Black Women Left Behind in Employment Rise

Black Women Left Behind in Employment Rise

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The unemployment rate is the lowest its been in seven years. In February alone, 295,000 workers were given job opportunities as the economy works its way to recovery. But while the unemployment rate dropped to 5.5%, the best its been since 2008, black women’s unemployment actually increased.

The National Women’s Law Center reports unemployment for women declined to “a more than six-year low in February, but the unemployment rate for Black women has increased over the last two months…” The unemployment rate for all women fell to 4.9%, but rose for the second consecutive month for black women to 8.9%.

Both adult Latinas and single mothers saw a rise in employment, but the groups still have a high rate of joblessness. From January to February, unemployment among adult Latinas dropped from 6.2% to 6.1%, and single mothers unemployment fell from 8.1% to 7.7%.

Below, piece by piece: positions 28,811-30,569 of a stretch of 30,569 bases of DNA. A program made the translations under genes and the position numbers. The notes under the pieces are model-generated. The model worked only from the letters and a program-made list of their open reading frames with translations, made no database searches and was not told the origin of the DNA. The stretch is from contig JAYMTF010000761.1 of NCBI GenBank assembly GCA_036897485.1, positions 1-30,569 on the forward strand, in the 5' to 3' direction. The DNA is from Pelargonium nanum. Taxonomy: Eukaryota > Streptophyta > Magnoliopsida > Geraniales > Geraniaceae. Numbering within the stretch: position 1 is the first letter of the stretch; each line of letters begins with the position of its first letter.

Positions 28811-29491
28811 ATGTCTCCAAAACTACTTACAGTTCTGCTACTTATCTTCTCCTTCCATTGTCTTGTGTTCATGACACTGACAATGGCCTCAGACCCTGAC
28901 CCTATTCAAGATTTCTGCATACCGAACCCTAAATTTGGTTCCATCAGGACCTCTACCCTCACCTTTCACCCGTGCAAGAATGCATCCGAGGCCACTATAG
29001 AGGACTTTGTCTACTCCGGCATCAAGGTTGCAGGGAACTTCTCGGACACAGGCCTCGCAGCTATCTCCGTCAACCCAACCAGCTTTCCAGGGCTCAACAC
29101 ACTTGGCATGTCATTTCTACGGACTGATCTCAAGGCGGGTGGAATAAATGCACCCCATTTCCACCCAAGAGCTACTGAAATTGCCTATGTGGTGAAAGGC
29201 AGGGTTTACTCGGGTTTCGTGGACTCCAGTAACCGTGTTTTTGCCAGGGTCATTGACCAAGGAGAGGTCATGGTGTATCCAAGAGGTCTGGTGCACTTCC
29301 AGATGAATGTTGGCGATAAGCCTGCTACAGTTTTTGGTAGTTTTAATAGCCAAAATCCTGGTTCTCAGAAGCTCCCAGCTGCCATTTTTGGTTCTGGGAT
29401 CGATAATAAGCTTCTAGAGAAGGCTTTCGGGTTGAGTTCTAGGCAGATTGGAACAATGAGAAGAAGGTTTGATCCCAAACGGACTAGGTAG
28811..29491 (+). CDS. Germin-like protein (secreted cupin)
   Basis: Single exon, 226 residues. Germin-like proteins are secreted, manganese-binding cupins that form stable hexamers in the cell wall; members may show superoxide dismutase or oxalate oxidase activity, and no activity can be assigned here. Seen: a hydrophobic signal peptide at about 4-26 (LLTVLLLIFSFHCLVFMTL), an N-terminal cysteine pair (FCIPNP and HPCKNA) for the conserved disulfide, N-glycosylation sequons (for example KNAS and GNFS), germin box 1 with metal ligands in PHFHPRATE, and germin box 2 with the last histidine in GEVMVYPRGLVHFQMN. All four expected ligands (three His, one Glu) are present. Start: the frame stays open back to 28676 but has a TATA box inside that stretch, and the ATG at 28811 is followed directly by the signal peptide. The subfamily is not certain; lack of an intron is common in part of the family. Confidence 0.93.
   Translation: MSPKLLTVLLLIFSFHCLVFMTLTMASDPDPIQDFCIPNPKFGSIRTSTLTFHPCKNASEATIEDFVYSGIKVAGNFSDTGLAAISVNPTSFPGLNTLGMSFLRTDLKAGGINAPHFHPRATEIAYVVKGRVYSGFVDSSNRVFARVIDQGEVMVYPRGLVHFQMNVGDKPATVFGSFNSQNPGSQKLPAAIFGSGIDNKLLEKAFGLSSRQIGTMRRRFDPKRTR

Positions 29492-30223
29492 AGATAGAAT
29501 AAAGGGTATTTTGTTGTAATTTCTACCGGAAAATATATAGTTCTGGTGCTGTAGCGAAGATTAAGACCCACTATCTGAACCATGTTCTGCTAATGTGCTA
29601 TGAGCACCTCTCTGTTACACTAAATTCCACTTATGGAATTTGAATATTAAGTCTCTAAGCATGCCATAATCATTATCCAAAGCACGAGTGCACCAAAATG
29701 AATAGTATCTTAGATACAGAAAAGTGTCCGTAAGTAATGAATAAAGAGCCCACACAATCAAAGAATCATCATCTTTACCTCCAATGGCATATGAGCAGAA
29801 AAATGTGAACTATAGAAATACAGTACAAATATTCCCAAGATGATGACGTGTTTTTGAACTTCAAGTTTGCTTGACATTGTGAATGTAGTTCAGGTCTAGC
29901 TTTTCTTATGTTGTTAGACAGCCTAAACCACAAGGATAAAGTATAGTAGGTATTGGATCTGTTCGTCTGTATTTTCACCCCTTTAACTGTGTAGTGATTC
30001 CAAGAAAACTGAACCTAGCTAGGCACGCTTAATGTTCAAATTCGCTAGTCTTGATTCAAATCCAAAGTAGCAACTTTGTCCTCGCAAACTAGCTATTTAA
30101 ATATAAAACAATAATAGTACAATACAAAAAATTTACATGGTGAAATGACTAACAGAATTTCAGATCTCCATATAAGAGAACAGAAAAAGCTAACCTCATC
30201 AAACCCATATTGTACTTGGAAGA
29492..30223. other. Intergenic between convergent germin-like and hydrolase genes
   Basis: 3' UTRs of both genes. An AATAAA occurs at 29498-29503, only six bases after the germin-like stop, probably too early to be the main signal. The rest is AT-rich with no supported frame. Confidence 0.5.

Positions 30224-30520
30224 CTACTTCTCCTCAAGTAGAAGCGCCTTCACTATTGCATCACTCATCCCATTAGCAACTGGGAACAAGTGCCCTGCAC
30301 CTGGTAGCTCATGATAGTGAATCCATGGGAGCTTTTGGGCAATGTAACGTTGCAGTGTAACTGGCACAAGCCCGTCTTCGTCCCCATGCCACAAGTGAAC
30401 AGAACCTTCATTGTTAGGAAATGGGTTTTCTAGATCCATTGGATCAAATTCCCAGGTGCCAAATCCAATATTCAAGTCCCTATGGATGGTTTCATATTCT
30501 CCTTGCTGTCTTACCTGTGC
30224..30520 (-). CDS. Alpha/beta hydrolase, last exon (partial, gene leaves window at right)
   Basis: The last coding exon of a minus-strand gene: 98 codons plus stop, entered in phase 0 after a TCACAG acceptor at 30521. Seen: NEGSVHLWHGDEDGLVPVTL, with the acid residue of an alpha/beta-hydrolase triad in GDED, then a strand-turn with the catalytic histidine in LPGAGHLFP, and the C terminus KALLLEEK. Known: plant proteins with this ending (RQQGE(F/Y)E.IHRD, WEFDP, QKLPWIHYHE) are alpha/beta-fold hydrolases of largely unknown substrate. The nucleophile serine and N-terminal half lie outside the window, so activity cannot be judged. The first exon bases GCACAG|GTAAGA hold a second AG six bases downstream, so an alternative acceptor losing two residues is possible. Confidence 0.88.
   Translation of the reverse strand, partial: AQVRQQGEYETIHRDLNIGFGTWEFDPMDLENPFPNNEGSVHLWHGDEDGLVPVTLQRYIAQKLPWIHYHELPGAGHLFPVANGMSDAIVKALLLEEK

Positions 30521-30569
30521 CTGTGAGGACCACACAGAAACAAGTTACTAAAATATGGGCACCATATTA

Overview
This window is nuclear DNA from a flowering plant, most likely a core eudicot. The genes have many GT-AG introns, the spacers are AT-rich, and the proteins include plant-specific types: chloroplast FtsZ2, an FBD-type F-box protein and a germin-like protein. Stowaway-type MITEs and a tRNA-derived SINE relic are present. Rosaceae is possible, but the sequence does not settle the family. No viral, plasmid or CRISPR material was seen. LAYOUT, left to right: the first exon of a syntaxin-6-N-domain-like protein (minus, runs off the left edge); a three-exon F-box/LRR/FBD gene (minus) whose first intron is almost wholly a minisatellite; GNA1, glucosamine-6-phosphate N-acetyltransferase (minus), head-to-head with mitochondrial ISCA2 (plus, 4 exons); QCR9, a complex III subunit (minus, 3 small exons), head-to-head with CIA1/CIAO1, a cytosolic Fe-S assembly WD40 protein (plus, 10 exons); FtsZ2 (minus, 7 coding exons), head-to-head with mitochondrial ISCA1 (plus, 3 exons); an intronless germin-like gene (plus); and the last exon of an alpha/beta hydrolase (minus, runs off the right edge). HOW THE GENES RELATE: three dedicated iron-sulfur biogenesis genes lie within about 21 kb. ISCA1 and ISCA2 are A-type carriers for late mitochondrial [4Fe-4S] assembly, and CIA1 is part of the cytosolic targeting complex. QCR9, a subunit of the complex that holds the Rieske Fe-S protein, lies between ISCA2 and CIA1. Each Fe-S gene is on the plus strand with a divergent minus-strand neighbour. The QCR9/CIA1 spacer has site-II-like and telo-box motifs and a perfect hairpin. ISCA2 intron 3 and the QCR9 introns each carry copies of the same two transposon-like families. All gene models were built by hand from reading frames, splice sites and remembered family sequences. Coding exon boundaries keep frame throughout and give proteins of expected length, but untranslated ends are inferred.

White women as a whole, however, experienced the recovery under more favorable circumstances. The unemployment rate started significantly lower than that of the other groups at 4.4 percent in January. The rate dropped even further to 4.2% in February.  Last month’s rate was the lowest since June 2008, when it was also 4.2%.

Much work still needs to be done as it relates to women’s employment and wages amid the economic recovery. “February posted strong job gains and a decline in overall unemployment, but many women have yet to see a real recovery,” says Joan Entmacher, NWLC’s Vice President for Family Economic Security. “Four out of ten jobs women gained last month were in low-wage sectors that don’t pay enough to support a family.” She urges lawmakers to approve a federal budget that invests in education, job training, health care and infrastructure to promote more evenly shared prosperity, and not one that is of detriment to vital programs or that awards tax breaks for corporations or wealthy citizens.

How has your experience been with the economic recovery? Share with us via the comments below or #SoundOff and follow @BlackEnterprise on Twitter.